By Gareth Vaughan
Caught between the capital demands of regulators on both sides of the Tasman Sea, the ANZ Banking Group is starting to look snookered, requiring a clever shot to get out of a tricky position.
Or alternatively, the bank's hierarchy could swallow a dead rat and accept an easier option.
This would require ANZ's management, board and shareholders, and ultimately their counterparts at Australasia's other major banks, to accept what has been unpalatable to them: Big banks are now utilities and their future return on equity (RoE) is going to have to reflect this.
In a 2016 speech Neel Kashkari, the President of the Federal Reserve Bank of Minneapolis, suggested "turning large banks into public utilities by forcing them to hold so much capital that they virtually can’t fail, with regulation akin to that of a nuclear power plant." Some may argue this is precisely what the Reserve Bank of New Zealand (RBNZ) capital proposals, which would require NZ banks led by the big four to bolster capital by about $20 billion over five years, would do.
But there's more to it. The conduct and culture problems within banking, and the Financial Markets Authority insisting banks remove pay incentives linked to sales by frontline staff, stem to a significant degree from a drive by banks to maximise profits. This is against a backdrop of key retail banking products such as mortgages, deposits and even KiwiSaver, being increasingly commoditised as regulation tightens and risk appetites decline in a debt sodden, low interest rate and lower growth world.
Some aspects of banking networks have long tied in with utility type services. ATM networks for example, and the infrastructure behind the processing of interbank transfers. And now developments in payments threaten to commoditise bank services further with the emergence of open banking and the fintech revolution. On top of this banks are at risk of losing key customer relationships to technology giants through the likes of Apple Pay.
Utilities are typically highly regulated, sometimes with price and profit controls in place and lower RoE than NZ's big banks deliver. Certainly their RoE, a measure of how effectively management is using a company’s assets to create profits, tends to be lower than the 14% to 17% range NZ's big four banks have been in of late.
Bankers may not like the comparison with electricity, gas and water suppliers, or even telcos or airports, but similarities are there. Arguably bank capital requirements and stress testing set de facto price and profit controls much like those many utilities face.
Lower RoE appears almost inevitable following the Australian Prudential Regulation Authority (APRA) decision to reduce the ability of the big four Australian groups to inject more capital into their Kiwi subsidiaries, and the RBNZ's strong line so far in its bank capital review.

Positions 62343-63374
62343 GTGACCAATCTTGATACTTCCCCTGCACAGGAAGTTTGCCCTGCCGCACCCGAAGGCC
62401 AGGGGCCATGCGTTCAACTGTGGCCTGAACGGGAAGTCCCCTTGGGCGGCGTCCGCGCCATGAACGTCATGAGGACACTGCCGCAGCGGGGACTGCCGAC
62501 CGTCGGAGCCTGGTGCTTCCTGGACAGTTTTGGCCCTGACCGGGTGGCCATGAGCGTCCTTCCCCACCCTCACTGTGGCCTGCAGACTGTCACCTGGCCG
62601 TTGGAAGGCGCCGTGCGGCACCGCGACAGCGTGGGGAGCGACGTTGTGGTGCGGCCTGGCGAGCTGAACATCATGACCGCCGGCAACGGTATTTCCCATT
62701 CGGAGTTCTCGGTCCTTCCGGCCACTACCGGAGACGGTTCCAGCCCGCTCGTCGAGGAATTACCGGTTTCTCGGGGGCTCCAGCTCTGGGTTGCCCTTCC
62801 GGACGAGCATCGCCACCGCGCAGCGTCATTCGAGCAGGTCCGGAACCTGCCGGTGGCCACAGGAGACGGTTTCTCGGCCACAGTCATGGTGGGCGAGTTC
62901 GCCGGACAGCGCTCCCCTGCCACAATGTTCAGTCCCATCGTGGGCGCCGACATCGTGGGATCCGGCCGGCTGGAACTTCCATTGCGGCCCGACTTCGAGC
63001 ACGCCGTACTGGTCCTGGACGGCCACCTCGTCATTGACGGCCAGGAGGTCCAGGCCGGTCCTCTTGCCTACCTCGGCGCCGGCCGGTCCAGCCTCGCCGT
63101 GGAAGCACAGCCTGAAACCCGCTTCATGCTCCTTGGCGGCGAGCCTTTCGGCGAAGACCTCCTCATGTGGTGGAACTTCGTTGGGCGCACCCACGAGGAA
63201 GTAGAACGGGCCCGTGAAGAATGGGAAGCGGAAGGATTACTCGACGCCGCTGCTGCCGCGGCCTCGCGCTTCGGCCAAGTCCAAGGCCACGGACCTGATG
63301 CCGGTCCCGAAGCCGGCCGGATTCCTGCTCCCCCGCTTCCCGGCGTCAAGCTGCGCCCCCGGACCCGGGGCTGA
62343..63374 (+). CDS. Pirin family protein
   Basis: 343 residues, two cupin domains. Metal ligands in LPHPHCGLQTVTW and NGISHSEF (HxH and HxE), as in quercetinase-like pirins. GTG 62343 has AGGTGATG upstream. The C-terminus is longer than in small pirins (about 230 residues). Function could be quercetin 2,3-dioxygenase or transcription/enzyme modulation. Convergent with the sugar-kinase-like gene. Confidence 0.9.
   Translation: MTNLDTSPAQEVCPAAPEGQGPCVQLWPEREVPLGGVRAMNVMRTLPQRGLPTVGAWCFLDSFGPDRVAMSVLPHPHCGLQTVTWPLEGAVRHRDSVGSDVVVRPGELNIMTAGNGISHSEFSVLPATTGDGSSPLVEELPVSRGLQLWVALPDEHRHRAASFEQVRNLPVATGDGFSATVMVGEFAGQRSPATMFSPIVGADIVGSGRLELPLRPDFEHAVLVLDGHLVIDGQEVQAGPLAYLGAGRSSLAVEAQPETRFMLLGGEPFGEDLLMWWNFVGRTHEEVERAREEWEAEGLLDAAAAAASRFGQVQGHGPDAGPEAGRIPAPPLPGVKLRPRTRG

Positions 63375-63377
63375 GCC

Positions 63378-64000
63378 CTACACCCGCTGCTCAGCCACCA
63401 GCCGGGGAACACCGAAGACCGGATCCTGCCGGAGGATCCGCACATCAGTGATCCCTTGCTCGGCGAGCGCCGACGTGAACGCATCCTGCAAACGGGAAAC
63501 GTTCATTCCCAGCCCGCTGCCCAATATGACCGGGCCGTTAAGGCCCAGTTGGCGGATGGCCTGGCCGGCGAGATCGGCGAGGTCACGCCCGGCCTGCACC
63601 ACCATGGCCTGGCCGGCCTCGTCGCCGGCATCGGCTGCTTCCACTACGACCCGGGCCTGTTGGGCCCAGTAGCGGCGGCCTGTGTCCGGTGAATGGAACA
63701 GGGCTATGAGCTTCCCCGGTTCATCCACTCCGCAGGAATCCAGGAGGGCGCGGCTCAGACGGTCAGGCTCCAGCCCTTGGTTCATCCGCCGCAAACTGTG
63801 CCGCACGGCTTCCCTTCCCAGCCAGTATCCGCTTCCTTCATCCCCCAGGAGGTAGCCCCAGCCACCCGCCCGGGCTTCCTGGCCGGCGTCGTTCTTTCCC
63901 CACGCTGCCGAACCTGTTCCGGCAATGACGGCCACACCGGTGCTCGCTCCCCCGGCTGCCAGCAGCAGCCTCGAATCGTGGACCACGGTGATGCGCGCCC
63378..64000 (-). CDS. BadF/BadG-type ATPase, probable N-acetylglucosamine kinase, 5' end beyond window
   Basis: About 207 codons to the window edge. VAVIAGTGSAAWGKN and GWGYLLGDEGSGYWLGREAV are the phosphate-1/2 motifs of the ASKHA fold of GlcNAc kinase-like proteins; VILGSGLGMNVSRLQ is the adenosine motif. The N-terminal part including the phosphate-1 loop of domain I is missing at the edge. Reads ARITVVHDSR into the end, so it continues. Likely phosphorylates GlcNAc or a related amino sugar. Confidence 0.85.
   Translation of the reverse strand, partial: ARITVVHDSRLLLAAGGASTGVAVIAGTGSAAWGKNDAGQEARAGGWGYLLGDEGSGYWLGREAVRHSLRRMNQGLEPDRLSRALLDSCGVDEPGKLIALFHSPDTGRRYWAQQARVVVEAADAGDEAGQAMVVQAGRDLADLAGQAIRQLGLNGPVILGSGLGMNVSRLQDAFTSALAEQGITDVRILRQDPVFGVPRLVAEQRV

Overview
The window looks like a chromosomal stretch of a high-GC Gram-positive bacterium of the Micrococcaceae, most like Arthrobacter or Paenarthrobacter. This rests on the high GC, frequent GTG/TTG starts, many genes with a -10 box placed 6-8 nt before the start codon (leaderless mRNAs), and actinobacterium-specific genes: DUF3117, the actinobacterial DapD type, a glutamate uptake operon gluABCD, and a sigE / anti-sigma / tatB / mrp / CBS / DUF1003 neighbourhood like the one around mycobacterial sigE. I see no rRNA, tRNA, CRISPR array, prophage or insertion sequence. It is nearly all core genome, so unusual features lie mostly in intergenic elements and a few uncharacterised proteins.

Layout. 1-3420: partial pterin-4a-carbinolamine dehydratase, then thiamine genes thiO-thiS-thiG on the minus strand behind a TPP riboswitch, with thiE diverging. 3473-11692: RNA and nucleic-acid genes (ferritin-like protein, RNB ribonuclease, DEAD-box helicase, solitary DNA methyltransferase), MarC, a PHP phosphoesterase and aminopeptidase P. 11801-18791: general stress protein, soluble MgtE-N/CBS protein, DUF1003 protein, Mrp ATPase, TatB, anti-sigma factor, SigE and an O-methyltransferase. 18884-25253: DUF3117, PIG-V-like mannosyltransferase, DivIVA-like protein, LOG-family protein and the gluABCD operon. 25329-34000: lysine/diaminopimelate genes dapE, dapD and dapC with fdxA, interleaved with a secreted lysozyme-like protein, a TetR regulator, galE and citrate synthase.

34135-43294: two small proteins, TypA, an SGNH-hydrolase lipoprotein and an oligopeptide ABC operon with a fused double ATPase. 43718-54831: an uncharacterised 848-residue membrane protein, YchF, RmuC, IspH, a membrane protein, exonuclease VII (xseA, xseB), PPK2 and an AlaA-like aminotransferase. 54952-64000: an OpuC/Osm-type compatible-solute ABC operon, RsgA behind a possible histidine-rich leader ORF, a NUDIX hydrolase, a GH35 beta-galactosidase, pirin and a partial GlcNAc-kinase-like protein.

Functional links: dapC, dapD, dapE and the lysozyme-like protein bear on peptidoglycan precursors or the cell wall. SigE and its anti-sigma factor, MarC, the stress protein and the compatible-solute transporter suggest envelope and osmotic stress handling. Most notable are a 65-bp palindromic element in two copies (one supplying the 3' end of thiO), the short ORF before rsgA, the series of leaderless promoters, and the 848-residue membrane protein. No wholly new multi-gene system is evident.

ANZ, having bought the National Bank from Lloyds TSB for almost $5.5 billion in 2003, today generates a quarter of group earnings in NZ compared to about 10% of group earnings ASB, BNZ and Westpac NZ's parents make on this side of the Tasman. Thus ANZ said the APRA decision, aimed at mitigating contagion risk within banking groups, means it may have limited capacity to inject capital into ANZ NZ with its exposure to ANZ NZ "at or around the revised limit" based on its current balance sheet.
This comes, of course, with final decisions in the RBNZ's bank capital review due in November. ANZ has estimated the RBNZ's proposals would see ANZ NZ requiring between NZ$6 billion and NZ$8 billion of new capital over the proposed five year transition period. The lucrative dividend flow west from NZ appears set to shrink. And longer term an RoE range of say 8% to 12% may have to be accepted by NZ major bank owners.
UBS analyst Jonathan Mott has floated an idea of what ANZ could do to meet both the APRA and proposed RBNZ capital requirements. Mott's suggestion sees a Kiwi subsidiary bank "upstream" a dividend to its Aussie parent, which then reinjects the same value of capital back into the NZ subsidiary in exchange for new shares. He points out that this, based on a figure of $1 billion, would see $580 million effectively allowable as Common Equity Tier 1 capital for both the parent and subsidiary.
In Mott's example, the same $580 million of capital is being used to protect depositors in both Australia and NZ. Whilst this is currently allowable under APRA rules, Mott points out a key premise of Basel 3 capital rules is that the same capital isn't eligible to more than one bank. Thus going forward it's hard to see regulators on either side of the Tasman tolerating this "double gearing" for long.
Doubtless there are others both within the big banks and at professional services and advisory firms cooking up ways the likes of ANZ may be able to meet both their APRA and RBNZ capital requirements, potentially by exploiting a loophole, whilst retaining the lion's share of their strong profitability. But neither the regulatory nor public appetites for banks bending the rules in the pursuit of continuing record profits are likely to be large.
The big banks have threatened to shrink their NZ business, or potentially sell out of NZ against the backdrop of the RBNZ capital review. The first option would damage public trust and thus their reputations. And if they sell they'll be selling businesses worth less than they were a year ago due to a weaker earnings outlook because of higher future capital requirements. Hence selling below book value could be on the cards.
Thus the big banks, led by ANZ, may be better off biting the bullet and accepting a utility-style future.
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